~derf / ref / Running Linux on a Readonly Filesystem
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To increase flash lifetime and avoid problems with unexpected power cuts, I run all of my embedded Linux systems from a readonly root filesystem. I find this to be easier than setting up an overlayfs.

This page lists all useful or necessary tweaks I know about. I intend to update it every now and then.


Obviously, /etc/fstab needs to specify that / be mounted readonly. /tmp and /var/log must always be writable in my case, so they each get a tmpfs. Depending on your distribution, this might already be the case -- otherwise, you'll probably need something along the following lines.

PARTUUID=12345678-02  /  ext4  defaults,noatime,ro  0  1
tmpfs  /tmp  tmpfs  auto,noatime  0  0
tmpfs  /var/log  tmpfs  auto,noatime,mode=0755  0  0

Note that tmpfs uses half the available memory as size by default.



PrivateDevices=yes and PrivateTmp=yes do not work on a readonly filesystem. This affects services such as systemd-timesyncd and can be remedied by running systemctl edit systemd-timesyncd and pasting the following lines.


You may also need to create tmpfs mountpoints for state files, e.g. for systemd-timesyncd:

tmpfs  /var/lib/systemd/timesync  tmpfs  auto,noatime,size=5m,mode=0755,uid=100,gid=103  0  0

Replace 103/100 with UID/GID of your systemd-timesync user.


logrotate keeps state in /var/lib/logrotate and may not work if it can't update it. /etc/fstab:

tmpfs  /var/lib/logrotate  tmpfs  auto,noatime,size=1m,mode=0755  0  0


mpd won't start if /var/log/mpd doesn't exist, so it must be created after mounting the tmpfs on /var/log. It may also be necessary to create /run/mpd. Create /etc/tmpfiles.d/munin-node.conf with the following content:

d /var/log/mpd 0755 mpd audio - -
d /run/mpd 0755 mpd audio - -

Recent mpd versions also appear to write to /var/lib/mpd periodically:

tmpfs /var/lib/mpd tmpfs auto,noatime,size=10m,mode=0755,uid=112,gid=29 0 0

Replace 112/29 with the UID of mpd and the GID of audio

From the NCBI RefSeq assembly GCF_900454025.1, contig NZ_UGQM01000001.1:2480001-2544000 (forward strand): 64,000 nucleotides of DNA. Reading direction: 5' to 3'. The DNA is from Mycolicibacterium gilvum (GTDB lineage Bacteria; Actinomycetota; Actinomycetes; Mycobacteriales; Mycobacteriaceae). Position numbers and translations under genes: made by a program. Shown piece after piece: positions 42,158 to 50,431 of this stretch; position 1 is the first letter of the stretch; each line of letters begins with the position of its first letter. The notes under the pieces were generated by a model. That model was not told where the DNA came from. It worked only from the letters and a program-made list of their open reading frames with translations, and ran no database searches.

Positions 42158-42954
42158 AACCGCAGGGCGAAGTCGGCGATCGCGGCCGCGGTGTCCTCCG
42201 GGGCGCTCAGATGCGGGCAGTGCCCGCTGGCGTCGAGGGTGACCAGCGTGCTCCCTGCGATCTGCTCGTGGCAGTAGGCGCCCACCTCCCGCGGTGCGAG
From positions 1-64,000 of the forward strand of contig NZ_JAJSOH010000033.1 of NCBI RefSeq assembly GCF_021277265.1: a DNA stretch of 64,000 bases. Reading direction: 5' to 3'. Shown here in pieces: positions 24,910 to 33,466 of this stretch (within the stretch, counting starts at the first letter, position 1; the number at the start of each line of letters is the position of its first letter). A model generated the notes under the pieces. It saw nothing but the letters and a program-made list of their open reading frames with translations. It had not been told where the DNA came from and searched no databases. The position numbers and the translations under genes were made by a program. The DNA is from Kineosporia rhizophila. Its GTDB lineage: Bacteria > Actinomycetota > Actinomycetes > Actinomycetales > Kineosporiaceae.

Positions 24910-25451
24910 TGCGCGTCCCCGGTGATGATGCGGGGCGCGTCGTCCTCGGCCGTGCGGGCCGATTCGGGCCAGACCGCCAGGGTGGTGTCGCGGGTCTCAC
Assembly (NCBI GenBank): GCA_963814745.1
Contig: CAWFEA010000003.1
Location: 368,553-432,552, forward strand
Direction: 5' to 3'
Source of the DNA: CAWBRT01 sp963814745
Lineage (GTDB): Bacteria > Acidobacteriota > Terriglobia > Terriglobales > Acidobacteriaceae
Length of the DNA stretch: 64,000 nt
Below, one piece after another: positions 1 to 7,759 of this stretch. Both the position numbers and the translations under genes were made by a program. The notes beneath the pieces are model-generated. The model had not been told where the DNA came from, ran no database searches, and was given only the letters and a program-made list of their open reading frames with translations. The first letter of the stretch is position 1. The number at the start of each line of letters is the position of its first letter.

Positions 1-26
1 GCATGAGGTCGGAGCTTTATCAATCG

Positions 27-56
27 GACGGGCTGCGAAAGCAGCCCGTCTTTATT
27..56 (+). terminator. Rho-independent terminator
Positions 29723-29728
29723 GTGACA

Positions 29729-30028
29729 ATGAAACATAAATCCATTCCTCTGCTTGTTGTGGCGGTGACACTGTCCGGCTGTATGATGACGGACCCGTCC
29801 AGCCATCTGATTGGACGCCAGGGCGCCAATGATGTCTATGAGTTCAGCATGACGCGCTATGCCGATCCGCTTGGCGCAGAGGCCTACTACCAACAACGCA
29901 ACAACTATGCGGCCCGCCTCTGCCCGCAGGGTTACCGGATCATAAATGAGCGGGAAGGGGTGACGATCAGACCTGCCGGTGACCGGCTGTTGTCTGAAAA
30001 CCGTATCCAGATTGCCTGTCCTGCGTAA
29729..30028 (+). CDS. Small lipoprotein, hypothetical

munin-node keeps plugin state in /var/lib/munin-node/plugin-state. If you're lazy, you can symlink that to /tmp, but a tmpfs is a better solution. /etc/fstab:

tmpfs  /var/lib/munin-node/plugin-state  tmpfs  auto,noatime,mode=0755  0  0

Also, munin-node will fail if /var/log/munin-node doesn't exist, so it must be created after mounting the tmpfs on /var/log. /etc/tmpfiles.d/munin-node.conf:

d /var/log/munin 0755 munin adm - -


ntpd stores state in /var/lib/ntp, so it should be a tmpfs. /etc/fstab:

tmpfs  /var/lib/ntp  tmpfs  auto,noatime,size=1m,mode=0755,uid=106,gid=111  0  0

Replace 106/111 with UID/GID of your ntp user.

Note that this does not apply if you use ntpdate instead of ntp.


pulseaudio has runtime state in /var/lib and ~/.config/pulse (which contains a symlink to a cookie in /tmp that is updated occasionally). The latter can be remedied by setting XDG_CONFIG_HOME for all pulseaudio processes, though I prefer using tmpfs for both. /etc/fstab:

tmpfs  /var/lib/pulse  tmpfs  auto,noatime,size=1m,uid=110,gid=114,mode=0700  0  0
tmpfs  /home/spotifyd/.config/pulse  tmpfs  auto,noatime,size=1m,uid=1001,gid=1001,mode=0700  0  0

Replace 110/114 with UID/GID of your pulse user and 1001 with UID/GID of each user using pulseaudio.


Some of my readonly systems have a tmpfs on /var/spool/rsyslog, though I'm not sure how important that is. Anyways, the following /etc/fstab line may help:

tmpfs  /var/spool/rsyslog  tmpfs  auto,noatime,mode=0755  0  0


sudo stores the timestamp of the last successful authentication in /var/lib/sudo, which should be writable. /etc/fstab:

tmpfs  /var/lib/sudo  tmpfs  auto,noatime,size=1m,mode=0700  0  0